President Bush went to the State Department Friday to attend the ceremonial swearing-in of his former National Security Adviser, Condoleezza Rice, as the 66th U.S. Secretary of State. Ms. Rice said U.S. diplomacy should be used to help create a "balance of power that favors freedom."
Ms. Rice was actually sworn into office in a private ceremony late Wednesday, just after her confirmation by the Senate. But the oath-taking was repeated Friday in a State Department ballroom.
The event was attended by President Bush, members of Congress and the Washington diplomatic corps, with the oath of office administered by Supreme Court Justice Ruth Bader Ginsburg, a neighbor and friend of the new Secretary.
Ms. Rice is the second African-American to be Secretary of State, after her predecessor Colin Powell, and the second woman to hold the post, the first having been the Clinton administration's Madeleine Albright.
In his remarks, President Bush said Ms. Rice has an abiding belief in the power of democracy to secure justice and liberty, and the inclusion of people of all races and religions in what he termed "the courses that free nations chart for themselves."
He said these convictions will be confirmed by the people of Iraq when they cast ballots Sunday in the country's first free election in decades, an event he said will be a "powerful example" for reformers throughout the Middle East.
Citing the recent elections in Afghanistan, Ukraine and among the Palestinians, the President said freedom is on the march, but meeting resistance from its enemies including Iraqi insurgents: "Hatred and radicalism cannot survive the advent of freedom and self-government. Our nation will be more secure, the world will be more peaceful as freedom advances," he said. "Condi Rice understands that. And the terrorists understand that as well, and that is why they are now attacking Iraqi civilians in an effort to sabotage elections. We applaud the courage of ordinary Iraqis for their refusal to surrender their future to these killers.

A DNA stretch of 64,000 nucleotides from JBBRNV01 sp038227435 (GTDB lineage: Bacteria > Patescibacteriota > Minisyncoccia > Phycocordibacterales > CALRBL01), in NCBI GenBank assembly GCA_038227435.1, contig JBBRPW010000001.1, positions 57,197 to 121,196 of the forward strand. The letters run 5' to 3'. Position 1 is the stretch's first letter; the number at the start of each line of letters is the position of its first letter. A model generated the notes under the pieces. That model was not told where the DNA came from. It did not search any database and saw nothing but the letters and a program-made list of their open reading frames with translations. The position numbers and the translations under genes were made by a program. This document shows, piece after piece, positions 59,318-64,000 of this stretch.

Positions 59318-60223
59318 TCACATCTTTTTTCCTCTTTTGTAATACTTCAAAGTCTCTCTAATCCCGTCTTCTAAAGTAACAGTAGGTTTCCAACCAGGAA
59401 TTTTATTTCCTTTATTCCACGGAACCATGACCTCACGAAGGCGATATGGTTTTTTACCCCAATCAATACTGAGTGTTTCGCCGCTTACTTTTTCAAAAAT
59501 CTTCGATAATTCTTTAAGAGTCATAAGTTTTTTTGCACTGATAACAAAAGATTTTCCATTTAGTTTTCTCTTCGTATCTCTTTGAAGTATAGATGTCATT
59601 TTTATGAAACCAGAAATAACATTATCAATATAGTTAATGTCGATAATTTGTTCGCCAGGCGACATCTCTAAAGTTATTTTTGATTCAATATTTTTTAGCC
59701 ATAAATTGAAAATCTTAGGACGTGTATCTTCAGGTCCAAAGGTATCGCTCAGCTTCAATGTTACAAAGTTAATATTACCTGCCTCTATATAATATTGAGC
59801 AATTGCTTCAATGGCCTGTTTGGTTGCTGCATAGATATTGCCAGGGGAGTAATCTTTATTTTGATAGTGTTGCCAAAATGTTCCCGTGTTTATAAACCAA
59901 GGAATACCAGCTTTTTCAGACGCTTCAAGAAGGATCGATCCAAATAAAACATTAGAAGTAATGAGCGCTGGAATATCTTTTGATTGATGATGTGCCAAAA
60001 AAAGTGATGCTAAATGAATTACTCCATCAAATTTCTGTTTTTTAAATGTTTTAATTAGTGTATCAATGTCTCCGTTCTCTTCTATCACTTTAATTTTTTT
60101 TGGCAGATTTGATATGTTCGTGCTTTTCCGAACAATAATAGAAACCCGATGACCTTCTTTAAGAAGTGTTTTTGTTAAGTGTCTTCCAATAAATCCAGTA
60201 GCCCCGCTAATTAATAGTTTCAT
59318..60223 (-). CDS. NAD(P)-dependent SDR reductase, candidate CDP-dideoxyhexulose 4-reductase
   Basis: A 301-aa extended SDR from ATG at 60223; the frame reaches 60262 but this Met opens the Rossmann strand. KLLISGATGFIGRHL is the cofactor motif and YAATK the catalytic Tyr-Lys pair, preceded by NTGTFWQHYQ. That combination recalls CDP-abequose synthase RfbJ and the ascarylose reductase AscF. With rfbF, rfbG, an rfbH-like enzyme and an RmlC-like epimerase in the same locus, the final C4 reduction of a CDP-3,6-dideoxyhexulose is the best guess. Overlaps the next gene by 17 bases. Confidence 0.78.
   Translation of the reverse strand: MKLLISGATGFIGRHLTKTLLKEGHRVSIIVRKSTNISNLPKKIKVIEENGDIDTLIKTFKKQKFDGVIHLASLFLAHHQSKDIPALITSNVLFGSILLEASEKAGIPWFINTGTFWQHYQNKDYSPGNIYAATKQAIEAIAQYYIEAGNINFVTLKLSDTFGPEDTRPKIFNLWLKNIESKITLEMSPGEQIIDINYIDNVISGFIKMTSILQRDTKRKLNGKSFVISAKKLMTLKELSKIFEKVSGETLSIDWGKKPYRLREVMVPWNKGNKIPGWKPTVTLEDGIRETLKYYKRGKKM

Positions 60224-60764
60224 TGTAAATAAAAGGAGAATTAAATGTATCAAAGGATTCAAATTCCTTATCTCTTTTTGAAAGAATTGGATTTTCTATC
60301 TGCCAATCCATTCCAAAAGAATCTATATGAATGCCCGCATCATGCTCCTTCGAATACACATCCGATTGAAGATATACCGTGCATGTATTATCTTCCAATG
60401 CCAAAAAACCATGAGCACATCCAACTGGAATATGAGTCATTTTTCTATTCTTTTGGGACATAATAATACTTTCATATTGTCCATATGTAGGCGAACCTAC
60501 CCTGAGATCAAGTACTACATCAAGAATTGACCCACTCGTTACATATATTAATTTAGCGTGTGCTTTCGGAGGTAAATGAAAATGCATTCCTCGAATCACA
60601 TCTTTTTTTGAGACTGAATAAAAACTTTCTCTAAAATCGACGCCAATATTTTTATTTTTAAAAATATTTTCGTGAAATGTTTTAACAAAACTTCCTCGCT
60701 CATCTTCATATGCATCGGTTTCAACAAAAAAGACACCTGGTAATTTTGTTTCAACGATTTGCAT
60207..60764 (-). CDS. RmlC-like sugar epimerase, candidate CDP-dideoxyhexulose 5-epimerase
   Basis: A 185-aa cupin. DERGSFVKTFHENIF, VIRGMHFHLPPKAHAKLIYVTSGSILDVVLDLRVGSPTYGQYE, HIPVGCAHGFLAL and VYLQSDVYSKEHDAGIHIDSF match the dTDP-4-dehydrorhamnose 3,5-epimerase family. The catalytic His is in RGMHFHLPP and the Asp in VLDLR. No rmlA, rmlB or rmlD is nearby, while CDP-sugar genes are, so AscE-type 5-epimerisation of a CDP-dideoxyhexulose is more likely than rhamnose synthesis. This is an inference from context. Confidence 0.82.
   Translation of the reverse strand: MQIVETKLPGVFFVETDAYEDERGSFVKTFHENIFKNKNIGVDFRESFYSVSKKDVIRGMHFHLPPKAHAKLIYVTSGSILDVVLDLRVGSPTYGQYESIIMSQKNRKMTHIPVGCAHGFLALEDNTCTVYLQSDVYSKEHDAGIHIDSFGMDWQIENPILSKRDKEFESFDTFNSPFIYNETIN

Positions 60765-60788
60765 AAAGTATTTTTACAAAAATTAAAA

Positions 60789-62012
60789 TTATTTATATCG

Ms. Rice for her part, echoed the themes of the President's inaugural address last week in which he outlined a vision of spreading democracy and ending tyranny world-wide.
The new secretary said the United States under President Bush had risen to meet the challenges following the attacks of 2001, and that American diplomacy must now be used to help create "a balance of power that favors freedom:"
"September 11th, 2001 made us see more clearly than ever how our values and our interests are linked and joined across the globe," she said. "That day of fire made us see that the best way to secure a world of peace and hope is to build a world of freedom. We do not simply seek the absence of terrorism. We seek a world where the aspirations for freedom of men and women triumph."
Ms. Rice, in an apparent allusion to criticism that the Bush inaugural speech meant an aggressive drive to impose U.S. values, said it is a time for diplomacy and that the "primary instrument" of administration foreign policy will be the State Department.
Ms. Rice is due to make her first overseas foray as secretary next week with an eight-day tour of Europe and the Middle East. The trip is aimed at repairing strained ties with U.S. allies and adding momentum to promising developments in Israeli-Palestinian peace efforts.